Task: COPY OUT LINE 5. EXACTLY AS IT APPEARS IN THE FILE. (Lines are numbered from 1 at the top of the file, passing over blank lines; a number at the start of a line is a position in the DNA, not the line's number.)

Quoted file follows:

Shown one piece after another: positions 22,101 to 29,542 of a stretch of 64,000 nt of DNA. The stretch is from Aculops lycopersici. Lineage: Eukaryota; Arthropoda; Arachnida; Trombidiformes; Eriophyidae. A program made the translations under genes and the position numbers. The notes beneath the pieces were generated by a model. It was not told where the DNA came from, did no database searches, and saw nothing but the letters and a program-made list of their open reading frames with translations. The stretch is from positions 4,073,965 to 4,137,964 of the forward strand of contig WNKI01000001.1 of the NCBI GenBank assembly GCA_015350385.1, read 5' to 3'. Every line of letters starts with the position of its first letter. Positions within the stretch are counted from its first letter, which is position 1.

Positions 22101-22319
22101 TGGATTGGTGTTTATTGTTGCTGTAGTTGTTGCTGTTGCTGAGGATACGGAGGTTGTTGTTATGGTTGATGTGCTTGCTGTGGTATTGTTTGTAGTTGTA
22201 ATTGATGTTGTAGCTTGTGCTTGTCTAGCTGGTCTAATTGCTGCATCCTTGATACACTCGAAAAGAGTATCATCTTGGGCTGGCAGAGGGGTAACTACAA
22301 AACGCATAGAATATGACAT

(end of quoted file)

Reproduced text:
22301 AACGCATAGAATATGACAT